Heterozygous germline gain-of-function mutations of G-protein subunit α11 (Gα11), a signaling partner for the calcium-sensing receptor (CaSR), result in autosomal dominant hypocalcemia type 2 (ADH2). ADH2 may cause symptomatic hypocalcemia with low circulating parathyroid hormone (PTH) concentrations. Effective therapies for ADH2 are currently not available, and a mouse model for ADH2 would help in assessment of potential therapies. We hypothesized that a previously reported dark skin mouse mutant (Dsk7) — which has a germline hypermorphic Gα11 mutation, Ile62Val — may be a model for ADH2 and allow evaluation of calcilytics, which are CaSR negative allosteric modulators, as a targeted therapy for this disorder. Mutant Dsk7/+ and Dsk7/Dsk7 mice were shown to have hypocalcemia and reduced plasma PTH concentrations, similar to ADH2 patients. In vitro studies showed the mutant Val62 Gα11 to upregulate CaSR-mediated intracellular calcium and MAPK signaling, consistent with a gain of function. Treatment with NPS-2143, a calcilytic compound, normalized these signaling responses. In vivo, NPS-2143 induced a rapid and marked rise in plasma PTH and calcium concentrations in Dsk7/Dsk7 and Dsk7/+ mice, which became normocalcemic. Thus, these studies have established Dsk7 mice, which harbor a germline gain-of-function Gα11 mutation, as a model for ADH2 and have demonstrated calcilytics as a potential targeted therapy. PMID:28194447

  8. Gravitational action with null boundaries

    NASA Astrophysics Data System (ADS)

    Lehner, Luis; Myers, Robert C.; Poisson, Eric; Sorkin, Rafael D.

    2016-10-01

    We present a complete discussion of the boundary term in the action functional of general relativity when the boundary includes null segments in addition to the more usual timelike and spacelike segments. We confirm that ambiguities appear in the contribution from a null segment, because it depends on an arbitrary choice of parametrization for the generators. We also show that similar ambiguities appear in the contribution from a codimension-two surface at which a null segment is joined to another (spacelike, timelike, or null) segment. The parametrization ambiguity can be tamed by insisting that the null generators be affinely parametrized; this forces each null contribution to the boundary action to vanish, but leaves intact the fredom to rescale the affine parameter by a constant factor on each generator. Once a choice of parametrization is made, the ambiguity in the joint contributions can be eliminated by formulating well-motivated rules that ensure the additivity of the gravitational action. Enforcing these rules, we calculate the time rate of change of the action when it is evaluated for a so-called "Wheeler-DeWitt patch" of a black hole in asymptotically anti de Sitter space. We recover a number of results cited in the literature, obtained with a less complete analysis.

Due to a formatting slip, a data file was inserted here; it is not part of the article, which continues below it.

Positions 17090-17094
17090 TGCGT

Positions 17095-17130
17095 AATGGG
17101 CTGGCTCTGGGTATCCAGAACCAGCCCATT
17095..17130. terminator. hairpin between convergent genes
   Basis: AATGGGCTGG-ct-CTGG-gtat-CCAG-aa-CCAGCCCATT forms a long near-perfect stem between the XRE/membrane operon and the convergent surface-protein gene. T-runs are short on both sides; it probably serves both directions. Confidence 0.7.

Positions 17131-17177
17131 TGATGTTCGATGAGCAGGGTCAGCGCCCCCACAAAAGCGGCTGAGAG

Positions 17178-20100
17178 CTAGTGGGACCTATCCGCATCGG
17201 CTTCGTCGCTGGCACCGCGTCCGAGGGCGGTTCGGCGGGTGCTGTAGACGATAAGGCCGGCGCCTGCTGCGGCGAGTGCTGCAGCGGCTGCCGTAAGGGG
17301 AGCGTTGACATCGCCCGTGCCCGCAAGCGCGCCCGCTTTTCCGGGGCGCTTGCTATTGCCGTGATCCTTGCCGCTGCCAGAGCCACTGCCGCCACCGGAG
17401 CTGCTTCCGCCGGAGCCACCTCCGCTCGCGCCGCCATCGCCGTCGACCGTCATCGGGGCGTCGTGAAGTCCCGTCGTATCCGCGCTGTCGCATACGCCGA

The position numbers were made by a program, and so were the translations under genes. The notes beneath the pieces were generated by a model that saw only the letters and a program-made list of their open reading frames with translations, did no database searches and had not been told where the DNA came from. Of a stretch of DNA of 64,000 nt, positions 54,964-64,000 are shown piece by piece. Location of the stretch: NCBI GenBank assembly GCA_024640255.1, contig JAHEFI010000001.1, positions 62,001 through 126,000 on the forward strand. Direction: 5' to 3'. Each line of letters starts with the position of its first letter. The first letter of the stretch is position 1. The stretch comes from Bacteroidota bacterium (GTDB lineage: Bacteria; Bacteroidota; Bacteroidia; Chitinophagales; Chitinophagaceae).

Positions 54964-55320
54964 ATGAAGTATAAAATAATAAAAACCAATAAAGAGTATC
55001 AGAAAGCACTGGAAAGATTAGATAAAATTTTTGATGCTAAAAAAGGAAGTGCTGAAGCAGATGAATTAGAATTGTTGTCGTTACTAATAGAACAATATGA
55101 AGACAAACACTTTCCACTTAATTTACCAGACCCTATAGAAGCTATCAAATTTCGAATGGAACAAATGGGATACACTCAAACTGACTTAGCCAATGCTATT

9. slender rice, a constitutive gibberellin response mutant, is caused by a null mutation of the SLR1 gene, an ortholog of the height-regulating gene GAI/RGA/RHT/D8.

    PubMed

    Ikeda, A; Ueguchi-Tanaka, M; Sonoda, Y; Kitano, H; Koshioka, M; Futsuhara, Y; Matsuoka, M; Yamaguchi, J

    2001-05-01

    The rice slender mutant (slr1-1) is caused by a single recessive mutation and results in a constitutive gibberellin (GA) response phenotype. The mutant elongates as if saturated with GAs. In this mutant, (1) elongation was unaffected by an inhibitor of GA biosynthesis, (2) GA-inducible alpha-amylase was produced by the aleurone layers without gibberellic acid application, and (3) endogenous GA content was lower than in the wild-type plant. These results indicate that the product of the SLR1 gene is an intermediate of the GA signal transduction pathway. SLR1 maps to OsGAI in rice and has significant homology with height-regulating genes, such as RHT-1Da in wheat, D8 in maize, and GAI and RGA in Arabidopsis. The GAI gene family is likely to encode transcriptional factors belonging to the GRAS gene superfamily. DNA sequence analysis revealed that the slr1-1 mutation is a single basepair deletion of the nuclear localization signal domain, resulting in a frameshift mutation that abolishes protein production. Furthermore, introduction of a 6-kb genomic DNA fragment containing the wild-type SLR1 gene into the slr1-1 mutant restored GA sensitivity to normal. These results indicate that the slr1-1 mutant is caused by a loss-of-function mutation of the SLR1 gene, which is an ortholog of GAI, RGA, RHT, and D8. We also succeeded in producing GA-insensitive dwarf rice by transforming wild-type rice with a modified SLR1 gene construct that has a 17-amino acid deletion affecting the DELLA region. Thus, we demonstrate opposite GA response phenotypes depending on the type of mutations in SLR1.